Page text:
Hearing thresholds, for underwater sounds, of harbor seals (Phoca vitulina) at the water surface
Peer Reviewed Publication
Journal of the Acoustical Society of America
Kastelein, R. A. and Helder-Hoek, L.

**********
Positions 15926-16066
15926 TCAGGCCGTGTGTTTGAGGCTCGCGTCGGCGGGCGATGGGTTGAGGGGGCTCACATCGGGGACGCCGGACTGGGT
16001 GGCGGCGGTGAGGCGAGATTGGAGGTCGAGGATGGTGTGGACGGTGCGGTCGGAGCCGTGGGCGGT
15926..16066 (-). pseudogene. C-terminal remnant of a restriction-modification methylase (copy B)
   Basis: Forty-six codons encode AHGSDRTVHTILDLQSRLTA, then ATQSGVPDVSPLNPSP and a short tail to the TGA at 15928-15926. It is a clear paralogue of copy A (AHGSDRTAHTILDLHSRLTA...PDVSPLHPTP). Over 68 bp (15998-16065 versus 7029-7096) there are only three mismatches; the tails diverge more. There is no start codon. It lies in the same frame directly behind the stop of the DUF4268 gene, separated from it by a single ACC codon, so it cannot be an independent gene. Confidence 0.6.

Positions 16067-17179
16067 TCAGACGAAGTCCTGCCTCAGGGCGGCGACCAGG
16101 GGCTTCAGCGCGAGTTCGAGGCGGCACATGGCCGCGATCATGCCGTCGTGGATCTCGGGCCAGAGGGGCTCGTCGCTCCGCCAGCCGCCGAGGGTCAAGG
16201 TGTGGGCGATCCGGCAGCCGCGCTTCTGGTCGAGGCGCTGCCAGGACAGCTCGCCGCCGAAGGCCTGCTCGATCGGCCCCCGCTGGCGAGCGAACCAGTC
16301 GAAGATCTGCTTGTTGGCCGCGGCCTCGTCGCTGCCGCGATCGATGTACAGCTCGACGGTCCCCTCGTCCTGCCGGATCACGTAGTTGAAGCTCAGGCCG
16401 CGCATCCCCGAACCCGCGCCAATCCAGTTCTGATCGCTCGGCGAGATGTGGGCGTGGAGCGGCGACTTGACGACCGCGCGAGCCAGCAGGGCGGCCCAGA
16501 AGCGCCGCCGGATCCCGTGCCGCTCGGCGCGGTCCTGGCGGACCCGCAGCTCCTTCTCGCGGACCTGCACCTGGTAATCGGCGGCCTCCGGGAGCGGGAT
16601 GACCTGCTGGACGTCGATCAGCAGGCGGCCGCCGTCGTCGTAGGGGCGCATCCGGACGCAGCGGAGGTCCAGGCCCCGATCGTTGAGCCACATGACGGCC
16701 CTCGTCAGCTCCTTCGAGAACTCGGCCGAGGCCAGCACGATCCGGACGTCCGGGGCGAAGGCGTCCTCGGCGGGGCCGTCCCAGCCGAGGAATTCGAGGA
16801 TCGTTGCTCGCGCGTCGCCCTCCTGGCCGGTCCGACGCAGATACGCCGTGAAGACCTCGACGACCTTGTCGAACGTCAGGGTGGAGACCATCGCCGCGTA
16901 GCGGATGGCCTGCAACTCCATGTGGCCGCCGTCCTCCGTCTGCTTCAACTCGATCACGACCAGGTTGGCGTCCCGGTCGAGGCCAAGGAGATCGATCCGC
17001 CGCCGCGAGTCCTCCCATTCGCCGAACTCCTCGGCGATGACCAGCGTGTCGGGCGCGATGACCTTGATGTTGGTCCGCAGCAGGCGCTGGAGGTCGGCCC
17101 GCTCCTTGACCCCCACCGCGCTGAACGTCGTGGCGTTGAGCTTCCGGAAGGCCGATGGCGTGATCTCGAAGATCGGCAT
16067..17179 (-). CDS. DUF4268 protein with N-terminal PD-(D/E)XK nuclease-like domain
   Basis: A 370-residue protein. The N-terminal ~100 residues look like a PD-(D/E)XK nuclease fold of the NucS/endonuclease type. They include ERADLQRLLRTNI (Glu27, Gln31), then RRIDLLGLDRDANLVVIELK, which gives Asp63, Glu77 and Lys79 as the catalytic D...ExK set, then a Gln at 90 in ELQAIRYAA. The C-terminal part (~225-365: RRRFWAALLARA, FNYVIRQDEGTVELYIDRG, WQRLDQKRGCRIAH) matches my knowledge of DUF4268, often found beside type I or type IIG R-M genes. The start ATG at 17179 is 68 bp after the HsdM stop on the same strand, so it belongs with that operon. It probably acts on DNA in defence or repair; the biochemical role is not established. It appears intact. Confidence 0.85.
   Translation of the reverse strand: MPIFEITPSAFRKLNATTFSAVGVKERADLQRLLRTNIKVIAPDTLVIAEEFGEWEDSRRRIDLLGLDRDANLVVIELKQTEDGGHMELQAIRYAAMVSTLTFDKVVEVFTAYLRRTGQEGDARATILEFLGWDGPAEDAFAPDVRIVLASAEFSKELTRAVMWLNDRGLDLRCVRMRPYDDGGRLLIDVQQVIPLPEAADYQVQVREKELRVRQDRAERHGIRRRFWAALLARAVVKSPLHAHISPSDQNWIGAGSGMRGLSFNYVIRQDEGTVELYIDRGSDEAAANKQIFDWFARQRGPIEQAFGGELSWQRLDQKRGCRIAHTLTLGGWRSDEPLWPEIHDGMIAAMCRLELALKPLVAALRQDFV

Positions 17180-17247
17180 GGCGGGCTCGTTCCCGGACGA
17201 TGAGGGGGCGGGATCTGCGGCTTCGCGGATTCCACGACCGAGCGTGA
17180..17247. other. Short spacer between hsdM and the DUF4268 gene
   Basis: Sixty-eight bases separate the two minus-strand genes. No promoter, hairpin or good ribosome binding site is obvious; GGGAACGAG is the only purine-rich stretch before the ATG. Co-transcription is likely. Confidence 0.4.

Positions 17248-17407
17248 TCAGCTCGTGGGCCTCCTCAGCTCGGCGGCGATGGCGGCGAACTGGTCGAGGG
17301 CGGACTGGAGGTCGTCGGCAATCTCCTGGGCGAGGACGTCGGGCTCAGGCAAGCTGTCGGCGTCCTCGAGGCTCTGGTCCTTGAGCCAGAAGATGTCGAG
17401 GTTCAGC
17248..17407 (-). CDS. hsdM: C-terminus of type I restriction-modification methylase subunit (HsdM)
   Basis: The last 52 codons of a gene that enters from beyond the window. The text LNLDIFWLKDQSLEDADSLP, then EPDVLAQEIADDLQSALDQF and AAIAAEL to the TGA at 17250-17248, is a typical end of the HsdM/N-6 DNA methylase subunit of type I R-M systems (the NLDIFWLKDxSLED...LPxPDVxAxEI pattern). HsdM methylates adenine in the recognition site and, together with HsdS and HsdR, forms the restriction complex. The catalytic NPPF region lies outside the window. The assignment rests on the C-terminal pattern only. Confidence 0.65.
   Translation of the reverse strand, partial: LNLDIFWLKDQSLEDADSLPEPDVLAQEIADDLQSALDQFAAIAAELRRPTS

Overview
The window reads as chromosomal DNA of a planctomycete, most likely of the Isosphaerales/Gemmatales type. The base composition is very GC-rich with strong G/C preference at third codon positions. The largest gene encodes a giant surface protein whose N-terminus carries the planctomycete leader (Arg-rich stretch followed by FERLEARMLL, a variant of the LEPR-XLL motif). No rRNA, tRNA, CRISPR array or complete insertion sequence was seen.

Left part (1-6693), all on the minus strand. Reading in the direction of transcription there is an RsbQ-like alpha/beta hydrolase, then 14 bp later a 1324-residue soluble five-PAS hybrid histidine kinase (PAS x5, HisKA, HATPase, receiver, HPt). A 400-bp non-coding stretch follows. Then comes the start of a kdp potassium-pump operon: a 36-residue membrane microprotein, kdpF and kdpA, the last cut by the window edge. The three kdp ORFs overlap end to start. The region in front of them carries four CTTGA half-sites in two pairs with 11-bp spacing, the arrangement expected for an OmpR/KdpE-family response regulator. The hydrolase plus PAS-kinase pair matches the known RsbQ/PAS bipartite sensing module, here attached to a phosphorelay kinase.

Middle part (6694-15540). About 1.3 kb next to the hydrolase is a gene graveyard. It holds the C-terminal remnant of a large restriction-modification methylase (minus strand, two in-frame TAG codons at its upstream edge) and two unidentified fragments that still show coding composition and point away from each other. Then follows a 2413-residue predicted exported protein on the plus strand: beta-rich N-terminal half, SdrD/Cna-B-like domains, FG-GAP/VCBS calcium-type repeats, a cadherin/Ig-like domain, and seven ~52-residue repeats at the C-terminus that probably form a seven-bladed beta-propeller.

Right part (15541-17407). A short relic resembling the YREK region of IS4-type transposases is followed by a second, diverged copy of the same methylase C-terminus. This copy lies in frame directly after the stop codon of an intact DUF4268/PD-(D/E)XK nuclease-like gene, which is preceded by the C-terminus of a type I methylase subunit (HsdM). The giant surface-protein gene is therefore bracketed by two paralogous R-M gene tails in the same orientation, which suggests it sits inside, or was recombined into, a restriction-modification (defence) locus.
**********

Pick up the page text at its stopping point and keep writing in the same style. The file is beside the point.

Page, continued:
High-amplitude impulsive sounds produced by pile driving and airguns may result in hearing damage in nearby seals. By swimming at the water surface, seals may reduce their exposure to underwater sound, as sound pressure levels (SPLs) are often lower just below the surface than deeper in the water column. Seals can make physiological adjustments such that they can switch between having maximum sensitivity for either aerial or underwater sounds. This could mean that hearing sensitivity for underwater sounds is lower when swimming at the water surface (when hearing may be focused on aerial sounds) than when swimming at depth. To investigate this possibility, hearing thresholds of two female harbor seals were quantified psychophysically, while their heads were in the position normally adopted while swimming at the surface. The seals’ hearing thresholds at the water surface were similar to each other and to previous measurements made at 1 m depth. When calculating the cumulative sound exposure level for hearing damage assessment, the SPL just below the water surface needs to be measured or modeled, and the proportion of time seals normally swim at the water surface needs to be estimated, to estimate the sound energy that reaches the seals’ ears.
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